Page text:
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Heroes in a half-shell! Turtle power!
Kamran and I talked a lot with the kids this year about what we wanted to be for Halloween. Halloween has always been really important to us, and since the kids were born, we have done themed costumes with them. Our costumes have been:
- Snow White and two dwarves (this was before Saira was born!)
- Little Red Riding Hood (I was very pregnant with Saira!), the Big Bad Wolf (Rami), and the Woodsman (Kamran)
- Dorothy, The Tin Man, The Scarecrow, and the Wicked Witch
- Batman, Robin, Bat Girl, and Poison Ivy
The kids are still young enough that they want to dress in themed costumes, so I'm going to continue making them! I know a day will come when they are no longer interested and want their own costume ideas. I also know that the day will come when they no longer want home-sewn costumes, and I'll have to purchase them. So I want to enjoy this time while it lasts!
We talked all summer about what we wanted to be: The Ghostbusters, various superheroes, no one could agree. Until we thought of the Ninja Turtles. Bear in mind that neither of my kids has ever seen Teenage Mutant Ninja Turtles, and they have absolutely no cultural concept of who they are or what they are about, except from my poor descriptions. I also showed them some pictures from Google Images. They loved the idea! So I set out to create the perfect Ninja Turtle costumes for Halloween. I divided the costumes into 5 parts:
1. The body
2. The shell
3. The tummy
4. The fabric strips on the arms, legs, and over the eyes
I started with the body, which would need to be purely green. I went to Girl Charlee and found my favorite sweatshirt fabric in Kelly Green:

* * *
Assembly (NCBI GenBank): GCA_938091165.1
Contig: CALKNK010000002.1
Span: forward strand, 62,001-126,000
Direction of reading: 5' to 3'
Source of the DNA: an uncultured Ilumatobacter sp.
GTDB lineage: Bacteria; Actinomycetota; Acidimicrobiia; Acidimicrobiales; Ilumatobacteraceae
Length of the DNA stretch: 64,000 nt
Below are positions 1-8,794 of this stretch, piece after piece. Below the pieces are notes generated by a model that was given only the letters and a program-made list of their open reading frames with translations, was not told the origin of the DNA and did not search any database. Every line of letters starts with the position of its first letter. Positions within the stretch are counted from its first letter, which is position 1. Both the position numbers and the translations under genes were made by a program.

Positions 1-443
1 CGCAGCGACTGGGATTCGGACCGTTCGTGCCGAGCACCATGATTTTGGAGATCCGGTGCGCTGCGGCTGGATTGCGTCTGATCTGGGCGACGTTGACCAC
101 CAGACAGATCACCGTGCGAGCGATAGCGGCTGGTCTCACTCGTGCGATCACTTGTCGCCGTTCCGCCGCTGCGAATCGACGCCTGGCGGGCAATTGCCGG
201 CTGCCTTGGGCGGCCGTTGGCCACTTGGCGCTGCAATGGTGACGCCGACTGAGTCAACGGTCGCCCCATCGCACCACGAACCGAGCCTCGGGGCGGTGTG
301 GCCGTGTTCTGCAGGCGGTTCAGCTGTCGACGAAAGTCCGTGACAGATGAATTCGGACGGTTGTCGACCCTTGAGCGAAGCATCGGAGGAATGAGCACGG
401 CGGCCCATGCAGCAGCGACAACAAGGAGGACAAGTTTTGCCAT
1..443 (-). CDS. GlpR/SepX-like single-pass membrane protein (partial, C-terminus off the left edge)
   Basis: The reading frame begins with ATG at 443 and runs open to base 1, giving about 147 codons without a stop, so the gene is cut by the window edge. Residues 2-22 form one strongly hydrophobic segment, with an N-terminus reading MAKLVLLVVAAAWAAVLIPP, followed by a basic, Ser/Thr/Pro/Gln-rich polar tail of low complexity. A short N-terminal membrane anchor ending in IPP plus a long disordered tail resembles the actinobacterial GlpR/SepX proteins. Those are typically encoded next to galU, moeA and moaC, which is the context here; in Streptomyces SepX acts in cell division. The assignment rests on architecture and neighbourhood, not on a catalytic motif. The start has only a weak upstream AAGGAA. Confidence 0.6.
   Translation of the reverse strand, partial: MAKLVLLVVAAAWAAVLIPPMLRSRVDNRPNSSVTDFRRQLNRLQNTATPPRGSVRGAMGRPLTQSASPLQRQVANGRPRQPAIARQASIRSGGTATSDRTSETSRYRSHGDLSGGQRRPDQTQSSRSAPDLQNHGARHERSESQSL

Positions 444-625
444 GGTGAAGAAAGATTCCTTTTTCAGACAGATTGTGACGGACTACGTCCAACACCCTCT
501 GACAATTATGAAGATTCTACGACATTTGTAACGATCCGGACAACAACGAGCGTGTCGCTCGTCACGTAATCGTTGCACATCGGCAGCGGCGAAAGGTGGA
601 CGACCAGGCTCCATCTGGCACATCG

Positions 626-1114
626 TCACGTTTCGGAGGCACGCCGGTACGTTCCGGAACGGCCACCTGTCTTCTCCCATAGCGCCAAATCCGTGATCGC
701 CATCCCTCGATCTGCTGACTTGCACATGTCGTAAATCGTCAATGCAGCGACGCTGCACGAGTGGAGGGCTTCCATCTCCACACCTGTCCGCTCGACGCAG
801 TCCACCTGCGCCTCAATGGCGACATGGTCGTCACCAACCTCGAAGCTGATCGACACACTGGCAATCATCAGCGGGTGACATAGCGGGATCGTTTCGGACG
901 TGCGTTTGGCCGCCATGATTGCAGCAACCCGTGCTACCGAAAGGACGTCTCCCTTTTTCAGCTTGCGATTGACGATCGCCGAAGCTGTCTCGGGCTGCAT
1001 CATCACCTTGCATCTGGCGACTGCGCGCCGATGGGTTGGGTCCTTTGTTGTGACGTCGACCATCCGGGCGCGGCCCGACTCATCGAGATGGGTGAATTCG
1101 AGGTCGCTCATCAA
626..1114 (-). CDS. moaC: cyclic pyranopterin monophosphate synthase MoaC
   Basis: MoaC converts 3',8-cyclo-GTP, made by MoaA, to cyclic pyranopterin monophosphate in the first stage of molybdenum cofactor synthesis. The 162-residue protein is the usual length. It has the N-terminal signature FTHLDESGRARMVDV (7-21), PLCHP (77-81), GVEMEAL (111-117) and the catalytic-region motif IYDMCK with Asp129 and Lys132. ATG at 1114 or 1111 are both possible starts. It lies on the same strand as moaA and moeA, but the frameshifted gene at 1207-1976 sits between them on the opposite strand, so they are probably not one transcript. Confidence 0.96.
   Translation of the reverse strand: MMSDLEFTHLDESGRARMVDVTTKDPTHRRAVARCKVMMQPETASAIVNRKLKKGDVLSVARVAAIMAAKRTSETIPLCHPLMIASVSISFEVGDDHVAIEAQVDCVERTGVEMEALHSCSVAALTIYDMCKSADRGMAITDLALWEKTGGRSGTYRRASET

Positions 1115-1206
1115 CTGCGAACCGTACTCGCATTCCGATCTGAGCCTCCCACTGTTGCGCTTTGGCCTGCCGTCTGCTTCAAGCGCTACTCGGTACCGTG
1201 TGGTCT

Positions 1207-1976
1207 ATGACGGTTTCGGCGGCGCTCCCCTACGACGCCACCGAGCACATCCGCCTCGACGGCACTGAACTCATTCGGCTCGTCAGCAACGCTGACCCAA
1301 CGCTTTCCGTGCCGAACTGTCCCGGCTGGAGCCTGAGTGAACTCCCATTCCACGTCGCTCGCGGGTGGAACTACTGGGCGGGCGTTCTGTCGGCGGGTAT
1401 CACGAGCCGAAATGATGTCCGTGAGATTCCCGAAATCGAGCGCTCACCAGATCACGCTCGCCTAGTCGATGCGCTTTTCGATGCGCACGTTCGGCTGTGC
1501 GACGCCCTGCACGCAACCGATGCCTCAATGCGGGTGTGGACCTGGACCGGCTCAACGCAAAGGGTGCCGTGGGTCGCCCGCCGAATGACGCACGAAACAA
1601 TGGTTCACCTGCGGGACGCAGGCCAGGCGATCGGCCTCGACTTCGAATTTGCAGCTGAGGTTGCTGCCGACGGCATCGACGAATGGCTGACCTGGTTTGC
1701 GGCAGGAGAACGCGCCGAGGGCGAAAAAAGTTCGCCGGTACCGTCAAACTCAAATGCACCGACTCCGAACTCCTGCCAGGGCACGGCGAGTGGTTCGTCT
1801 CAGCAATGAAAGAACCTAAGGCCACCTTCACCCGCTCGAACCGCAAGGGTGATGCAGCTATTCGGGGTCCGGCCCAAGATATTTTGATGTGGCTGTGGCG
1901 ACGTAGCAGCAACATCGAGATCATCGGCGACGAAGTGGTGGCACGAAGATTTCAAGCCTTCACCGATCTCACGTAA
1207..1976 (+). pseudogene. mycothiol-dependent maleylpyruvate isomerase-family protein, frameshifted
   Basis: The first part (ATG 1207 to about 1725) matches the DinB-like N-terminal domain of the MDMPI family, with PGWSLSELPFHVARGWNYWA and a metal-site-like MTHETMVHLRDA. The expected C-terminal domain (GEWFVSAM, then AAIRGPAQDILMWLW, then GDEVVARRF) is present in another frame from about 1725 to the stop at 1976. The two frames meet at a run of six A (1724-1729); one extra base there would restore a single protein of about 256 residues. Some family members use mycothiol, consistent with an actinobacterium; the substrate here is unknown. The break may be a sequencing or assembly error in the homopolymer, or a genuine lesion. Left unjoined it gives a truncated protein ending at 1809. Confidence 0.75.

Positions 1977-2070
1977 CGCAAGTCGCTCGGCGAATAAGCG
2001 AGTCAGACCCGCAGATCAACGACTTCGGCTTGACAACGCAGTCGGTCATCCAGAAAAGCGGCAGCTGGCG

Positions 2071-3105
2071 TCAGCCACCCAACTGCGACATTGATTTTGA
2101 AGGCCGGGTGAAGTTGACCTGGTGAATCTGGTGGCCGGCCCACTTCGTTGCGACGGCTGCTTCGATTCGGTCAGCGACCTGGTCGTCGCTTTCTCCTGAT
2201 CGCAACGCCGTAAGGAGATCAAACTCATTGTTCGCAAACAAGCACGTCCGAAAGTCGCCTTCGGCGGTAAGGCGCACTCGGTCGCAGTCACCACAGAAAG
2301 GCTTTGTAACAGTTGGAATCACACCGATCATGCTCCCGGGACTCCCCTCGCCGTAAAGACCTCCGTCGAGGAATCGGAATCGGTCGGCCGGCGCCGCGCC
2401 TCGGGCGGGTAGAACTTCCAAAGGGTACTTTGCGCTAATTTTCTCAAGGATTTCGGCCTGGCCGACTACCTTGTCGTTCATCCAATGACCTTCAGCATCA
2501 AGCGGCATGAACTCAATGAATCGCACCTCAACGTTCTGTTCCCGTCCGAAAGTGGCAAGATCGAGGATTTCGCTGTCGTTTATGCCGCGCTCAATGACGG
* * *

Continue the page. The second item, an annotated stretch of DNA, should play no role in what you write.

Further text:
I decided to use the Java Joggers, Jackson Joggers, and Jordan Joggers patterns from Peekaboo Patterns to create the pants. I wanted to make pieces that we could wear on a daily basis, rather than just create these items as a costume and then just have them around for no reason. That's one problem I sometimes have with creating things like Halloween costumes; they have so few uses. At least, as an adult I'm not dressing up like a witch or a vampire every day. I know I can always use a nice new pair of joggers though!
Next, I had to decide on sweatshirt patterns. I wanted something with a hood to pull up and make it look like we are ninja turtles. I also wanted a pocket and something that didn't take up an unbelievable amount of fabric. I found the following:
The classic sweatshirt for the kids, from Peekaboo Patterns.
The free women's hoodie pattern from Life Sew Savory, for me.
And the free hoodie pattern from Melly Sews, for Kamran.
I had my patterns and did a little calculation, thinking I would need about 13 yards of fabric (I ended up having about 2 yards extra, so I am excited to be able to make larger sizes for the kids when they need them!)
I started cutting for the joggers, then worked through the hoodies.
The only thing I really want to add this time was that I went all out to try to figure out the elastic waistband. For some reason, my waistbands always turn out really flat and don't have that nice lovely folding that happens when you know what you're doing! I watched some tutorials, and while I still didn't perfect the technique, I've taken some steps in the right direction.